The Movie Waffler New to Netflix - THE 355 | The Movie Waffler

New to Netflix - THE 355

the 355 review
A group of international agents team up to retrieve a hard drive that threatens world peace.

Review by Eric Hillis

Directed by: Simon Kinberg

Starring: Jessica Chastain, Penélope Cruz, Fan Bingbing, Diane Kruger, Lupita Nyong'o, Sebastian Stan, Édgar Ramírez, Jason Flemyng

the 355 poster

Agent 355 was an anonymous female spy who worked for the patriots during the American Revolution. Her story is so fascinating that it's baffling how Hollywood has never brought it to the screen. Instead we get The 355, as generic a girls-with-guns movie as anything Andy Sidaris ever made back in the day, though with a conspicuous absence of hot-tub scenes.

the 355 review

Like any guys (or gals) on a mission movie, we get a crew of protagonists who all have their individual skills. Jessica Chastain's American Mace is the leader; she doesn't seem to possess any defining skills other than bossing everyone else around, which I guess is a pretty good analogy for the US. Lupito Nyongo's Brit Khadijah is an ace hacker, which means she shouts "We're in" after literally pressing three keys. Diane Kruger's German agent Marie is unhinged with Daddy issues (though Kruger is the only one of the actresses who comes off as a natural fit for this sort of thing). Penelope Cruz's Colombian Graciela is a…therapist, which makes her about as useful here as Deanna Troi was in Star Trek: The Next Generation.

The four are brought together when a drive containing a macguffin falls into the hands of an evil billionaire played by Jason Flemyng, one of those actors whose presence knocks about $30 million worth of production value off your movie. In their quest to track down the drive they visit various international locations and experience predictable double and triple crosses. Occasionally they sit down and talk about how in the good old days of the Cold War and the War on Terror they at least knew who the enemy was. I'm pretty sure all these women would have been children during the Cold War, but whatever.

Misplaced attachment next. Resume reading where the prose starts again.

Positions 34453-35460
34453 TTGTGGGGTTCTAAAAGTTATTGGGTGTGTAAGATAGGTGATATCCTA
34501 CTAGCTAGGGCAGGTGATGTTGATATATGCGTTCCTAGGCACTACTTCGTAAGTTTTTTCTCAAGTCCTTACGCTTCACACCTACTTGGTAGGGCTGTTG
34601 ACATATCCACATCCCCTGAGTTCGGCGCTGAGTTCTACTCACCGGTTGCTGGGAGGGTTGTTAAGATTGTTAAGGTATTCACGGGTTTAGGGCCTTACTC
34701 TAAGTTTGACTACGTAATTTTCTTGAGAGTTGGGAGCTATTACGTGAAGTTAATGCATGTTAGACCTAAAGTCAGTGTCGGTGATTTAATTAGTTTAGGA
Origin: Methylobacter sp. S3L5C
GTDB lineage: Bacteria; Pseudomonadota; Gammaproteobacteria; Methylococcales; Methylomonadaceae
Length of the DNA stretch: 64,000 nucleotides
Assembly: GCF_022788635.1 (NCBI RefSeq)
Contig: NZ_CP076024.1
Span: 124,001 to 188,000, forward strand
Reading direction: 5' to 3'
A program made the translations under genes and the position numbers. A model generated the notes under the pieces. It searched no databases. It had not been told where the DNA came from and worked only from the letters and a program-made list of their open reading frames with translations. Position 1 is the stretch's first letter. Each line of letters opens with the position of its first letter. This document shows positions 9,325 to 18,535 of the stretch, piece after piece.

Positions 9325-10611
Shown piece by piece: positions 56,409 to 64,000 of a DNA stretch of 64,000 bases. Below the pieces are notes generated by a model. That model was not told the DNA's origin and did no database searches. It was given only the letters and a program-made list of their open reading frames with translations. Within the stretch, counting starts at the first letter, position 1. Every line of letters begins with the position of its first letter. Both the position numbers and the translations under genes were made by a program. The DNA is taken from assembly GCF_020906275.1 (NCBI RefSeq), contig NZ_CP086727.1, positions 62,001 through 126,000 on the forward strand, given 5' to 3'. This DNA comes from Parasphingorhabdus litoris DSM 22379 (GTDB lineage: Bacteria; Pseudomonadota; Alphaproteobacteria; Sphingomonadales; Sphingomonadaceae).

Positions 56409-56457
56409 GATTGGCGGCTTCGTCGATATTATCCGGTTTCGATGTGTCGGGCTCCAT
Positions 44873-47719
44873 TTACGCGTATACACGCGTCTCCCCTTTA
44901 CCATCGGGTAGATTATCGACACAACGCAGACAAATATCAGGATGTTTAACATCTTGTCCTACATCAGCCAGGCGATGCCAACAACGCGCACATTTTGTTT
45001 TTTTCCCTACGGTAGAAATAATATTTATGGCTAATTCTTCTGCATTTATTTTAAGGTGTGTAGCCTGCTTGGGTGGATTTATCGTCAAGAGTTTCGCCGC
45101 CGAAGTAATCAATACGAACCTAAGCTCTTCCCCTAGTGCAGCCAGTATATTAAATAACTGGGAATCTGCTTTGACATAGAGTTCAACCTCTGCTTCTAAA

the 355 review

Imagine an art installation in which somebody took a Mission Impossible movie and edited out all the action sequences. That's pretty much what you get here. It has all the impressive establishing shots of a big-budget spy movie, complete with "Paris, France" and "London, England" title cards for the geographically challenged, but otherwise it's as straight to VOD a movie as ever made it to a cinema screen. What action set-pieces we get are notably low-rent, filmed in that shaky, quick cut manner that makes it all too obvious that none of the actors bothered to learn any fighting moves. Director Simon Kinberg fails to grasp the concept of spatial relations, leaving us with a headache as we try to figure out where characters are in relation to one another.

The 355 can't figure out whether it's aiming for the tone of Charlie's Angels or the Jason Bourne franchise. We get lots of shots of our glamorous heroines walking through spaces clad in Oscar night gowns, but we also get some surprising moments of sadism. When the quartet show up at an auction dressed to the nines, you may feel cheated that you didn't get a montage of the ladies spending the day shopping for designer gowns and getting their hair done. Standing out like Scarlett Johansson visiting a Catholic boys' school, the foursome are the least secret agents imaginable, yet nobody seems to pay much attention to four supermodels strolling around speaking all too obviously into their earpieces.

the 355 review

Had The 355 embraced its sillier aspects it could have been a fun romp, but it's misguided in believing it can compete with its bigger budgeted rivals in the spy movie game. The marketing around the movie has tried to convince us it's some revolutionary feminist statement, but six decades after Honor Blackman and Diana Rigg were kicking ass on teatime TV it just feels like a tired rehash of dated tropes.

The 355 is on Netflix UK/ROI now.